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Chen, Ted Hsuan Yun (email@example.com)
Faqeeh, Ali (firstname.lastname@example.org)
Meeting Location: Virtual
Meeting Times: Tue & Thu, 14.15-15.45. 16.3 - 22.4. Final projects due before the end of 21.5.
Office Hours: By appointment
Course Website: https://tedhchen.com/ClimateGovernanceCSS/
This is an applied data science course where students will learn how to collaborate with domain experts. With the complexity of today’s policy issues as well as the increasing availability of rich but messy data, there is demand for researchers who are skilled in data science and quantitative approaches to studying complex systems. Cross-domain communication is key to successful collaboration, but it is a difficult and often missed part of data science training. In this course, students will take a hands-on approach to learning these skills by working as data scientists on policy research teams. We will specifically be working with social science and policy researchers studying climate governance, but the skills learned should be broadly applicable to research scenarios in the public, academic, and private sectors. The domain experts will be social science students from the University of Helsinki enrolled in a companion course on climate governance [link].
Target Learning Outcomes:
Skills to work in a team comprising domain experts and technical specialists
Skills to communicate expert knowledge (substantive and technical) to lay audiences
Understanding of topical themes in climate governance
Working knowledge of the policy process
This course will be conducted fully virtually. As much as possible, we will use a “flipped classroom” format where lectures or notes are provided to students to work through prior to the class. During the regularly scheduled class time, students will be working in breakout rooms with their teams on the research project, and the instructors will rotate between teams to help as needed. This structure is to ensure teams have a dedicated time slot when they can work together with as little need to coordinate outside of the class as possible.
Students can expect from the course:
An instruction team from Aalto University and the University of Helsinki made up of data scientists and social scientists that is experienced with climate policy research in multidisciplinary teams.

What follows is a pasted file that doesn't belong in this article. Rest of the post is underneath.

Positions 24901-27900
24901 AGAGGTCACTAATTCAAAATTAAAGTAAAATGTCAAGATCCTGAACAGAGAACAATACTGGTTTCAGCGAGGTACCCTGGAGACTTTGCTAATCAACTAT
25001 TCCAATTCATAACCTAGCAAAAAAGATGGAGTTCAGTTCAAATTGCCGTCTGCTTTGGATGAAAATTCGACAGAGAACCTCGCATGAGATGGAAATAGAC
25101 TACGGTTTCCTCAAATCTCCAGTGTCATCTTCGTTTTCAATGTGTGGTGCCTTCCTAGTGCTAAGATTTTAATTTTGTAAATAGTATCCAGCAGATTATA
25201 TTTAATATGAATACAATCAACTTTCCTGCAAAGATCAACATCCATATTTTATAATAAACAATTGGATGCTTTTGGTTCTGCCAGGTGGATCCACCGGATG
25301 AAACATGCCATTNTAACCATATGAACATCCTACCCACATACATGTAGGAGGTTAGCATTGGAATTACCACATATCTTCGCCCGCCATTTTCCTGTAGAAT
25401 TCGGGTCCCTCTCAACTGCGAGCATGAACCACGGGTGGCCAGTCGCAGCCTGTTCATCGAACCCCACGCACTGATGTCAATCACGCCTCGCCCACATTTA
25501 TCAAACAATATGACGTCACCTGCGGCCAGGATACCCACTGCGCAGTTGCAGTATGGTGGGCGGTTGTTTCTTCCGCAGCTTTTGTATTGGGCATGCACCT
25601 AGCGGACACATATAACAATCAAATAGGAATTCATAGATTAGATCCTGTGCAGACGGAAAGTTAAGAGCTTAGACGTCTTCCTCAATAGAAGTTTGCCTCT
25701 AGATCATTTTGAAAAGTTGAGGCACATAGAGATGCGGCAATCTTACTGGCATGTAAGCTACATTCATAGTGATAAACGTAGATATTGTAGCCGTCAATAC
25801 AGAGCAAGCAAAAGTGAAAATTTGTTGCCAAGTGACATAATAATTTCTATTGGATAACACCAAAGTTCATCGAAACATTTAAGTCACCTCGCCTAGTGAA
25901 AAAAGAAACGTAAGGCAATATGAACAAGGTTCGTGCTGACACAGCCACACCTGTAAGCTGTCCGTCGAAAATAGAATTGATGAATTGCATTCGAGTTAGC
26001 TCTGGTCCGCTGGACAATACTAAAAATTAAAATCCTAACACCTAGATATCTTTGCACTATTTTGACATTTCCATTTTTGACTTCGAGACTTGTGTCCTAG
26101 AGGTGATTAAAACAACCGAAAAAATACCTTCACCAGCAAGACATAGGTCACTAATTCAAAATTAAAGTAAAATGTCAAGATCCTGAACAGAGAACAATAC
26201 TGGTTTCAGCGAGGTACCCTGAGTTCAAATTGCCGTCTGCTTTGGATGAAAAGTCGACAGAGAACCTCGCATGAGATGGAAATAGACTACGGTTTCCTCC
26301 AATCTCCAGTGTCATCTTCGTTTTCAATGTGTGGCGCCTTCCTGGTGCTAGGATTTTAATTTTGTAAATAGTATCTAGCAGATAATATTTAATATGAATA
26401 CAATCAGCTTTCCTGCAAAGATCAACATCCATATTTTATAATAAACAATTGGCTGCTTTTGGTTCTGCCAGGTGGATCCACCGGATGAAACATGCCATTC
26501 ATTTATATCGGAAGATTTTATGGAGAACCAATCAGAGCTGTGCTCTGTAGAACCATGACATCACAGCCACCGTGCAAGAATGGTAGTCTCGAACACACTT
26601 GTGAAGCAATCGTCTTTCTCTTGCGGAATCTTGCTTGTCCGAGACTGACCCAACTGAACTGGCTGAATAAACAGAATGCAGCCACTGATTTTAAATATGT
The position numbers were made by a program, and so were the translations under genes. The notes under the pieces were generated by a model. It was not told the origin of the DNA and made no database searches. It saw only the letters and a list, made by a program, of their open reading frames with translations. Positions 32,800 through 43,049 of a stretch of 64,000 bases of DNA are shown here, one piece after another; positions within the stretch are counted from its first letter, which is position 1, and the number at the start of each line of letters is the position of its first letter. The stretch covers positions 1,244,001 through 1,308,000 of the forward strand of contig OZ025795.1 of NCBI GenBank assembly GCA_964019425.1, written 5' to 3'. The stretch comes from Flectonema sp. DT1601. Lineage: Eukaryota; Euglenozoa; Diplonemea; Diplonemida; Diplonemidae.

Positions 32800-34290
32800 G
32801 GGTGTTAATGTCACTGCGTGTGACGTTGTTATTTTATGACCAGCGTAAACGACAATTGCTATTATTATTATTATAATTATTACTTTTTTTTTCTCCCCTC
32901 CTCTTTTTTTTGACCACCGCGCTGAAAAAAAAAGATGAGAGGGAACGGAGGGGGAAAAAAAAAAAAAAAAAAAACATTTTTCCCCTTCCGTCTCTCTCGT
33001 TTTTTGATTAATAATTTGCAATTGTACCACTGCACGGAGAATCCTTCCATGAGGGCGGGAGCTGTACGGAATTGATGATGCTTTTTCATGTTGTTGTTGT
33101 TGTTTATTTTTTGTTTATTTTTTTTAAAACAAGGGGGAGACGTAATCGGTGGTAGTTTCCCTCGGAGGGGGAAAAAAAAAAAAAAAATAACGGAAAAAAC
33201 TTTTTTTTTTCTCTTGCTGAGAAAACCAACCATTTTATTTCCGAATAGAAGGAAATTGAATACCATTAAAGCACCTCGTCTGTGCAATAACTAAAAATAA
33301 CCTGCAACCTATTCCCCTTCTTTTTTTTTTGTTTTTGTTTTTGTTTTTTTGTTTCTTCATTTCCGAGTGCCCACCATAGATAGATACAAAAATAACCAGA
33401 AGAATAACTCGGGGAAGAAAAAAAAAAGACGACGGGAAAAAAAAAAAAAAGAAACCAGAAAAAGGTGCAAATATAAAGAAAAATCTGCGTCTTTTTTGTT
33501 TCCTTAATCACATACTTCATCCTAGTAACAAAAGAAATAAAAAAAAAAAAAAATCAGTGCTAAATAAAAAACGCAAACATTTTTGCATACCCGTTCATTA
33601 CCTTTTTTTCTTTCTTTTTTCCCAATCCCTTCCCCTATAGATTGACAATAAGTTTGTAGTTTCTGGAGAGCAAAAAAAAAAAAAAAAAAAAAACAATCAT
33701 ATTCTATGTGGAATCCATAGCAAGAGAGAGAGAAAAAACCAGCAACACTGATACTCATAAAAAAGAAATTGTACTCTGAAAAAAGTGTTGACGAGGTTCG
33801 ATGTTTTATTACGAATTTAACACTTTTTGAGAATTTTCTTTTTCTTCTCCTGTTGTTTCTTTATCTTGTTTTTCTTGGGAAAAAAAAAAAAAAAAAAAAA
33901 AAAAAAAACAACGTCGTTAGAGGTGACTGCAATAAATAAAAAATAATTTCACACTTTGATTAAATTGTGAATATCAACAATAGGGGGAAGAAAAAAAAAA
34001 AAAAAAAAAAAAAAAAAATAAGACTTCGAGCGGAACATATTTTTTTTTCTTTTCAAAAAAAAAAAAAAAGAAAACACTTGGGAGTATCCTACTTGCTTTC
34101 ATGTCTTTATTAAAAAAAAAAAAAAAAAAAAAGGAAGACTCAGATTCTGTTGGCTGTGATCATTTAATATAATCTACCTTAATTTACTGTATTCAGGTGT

Many of the class sessions will focus on domain knowledge in climate governance because this is important for your team projects. However, we do not expect you to become experts on climate governance. Instead, your main task in the course is to apply your technical expertise to bring a policy research project to fruition. The hands-on instruction will help you do this.
Lectures in video and text format. Depending on the specific session, these will be provided either in advance or shortly after the session.
Potential to collaborate with one or more instructors on an academic paper based on a course project. We are open to working with students who wish to pursue an academic career. More detail will be provided during the first class.
We expect from students:
Commitment to research and hands-on learning. This is a research-based course, where lectures are designed as supporting material. We conceive of research broadly, including academic and policy-oriented research.
Respect for everyone involved with the course (i.e. students, instructors, guest lecturers). It is especially important to understand that teams will comprise members from diverse and multidisciplinary backgrounds. A large part of this course is learning to work in these types of teams. Communication and patience are paramount.
Full attendance, as much as possible. Students will be working in teams, and missed sessions are difficult to make up.
Basics: contribute to team work; do the readings; listen or read the lectures.
Tasks for the course will be organized around a written project students undertake in teams. Based on their interests and career goals, students can choose from a number of different topics, written as either a short research paper or policy brief.
Percent of Grade
Final team composition and topic
22.4 (maybe also 20.4 depending on class size)
Final written project
Peer evaluations on effort (subject to instructor approval)
Teams can choose from a project provided by the instruction team, for which they will be provided some data to use. Teams are free to choose their own project, with approval from the instructors. If you choose your own project, you are responsible for your own data, but instructors will help as much as possible.
The topics listed here are broad topics that can cover multiple team projects. More details will be provided in the first class.
How do policy actors communicate with each other? Why?
What is the role of science in the climate policy process?
Understanding public opinion on climate change.
Quantifying the social consequences of climate change.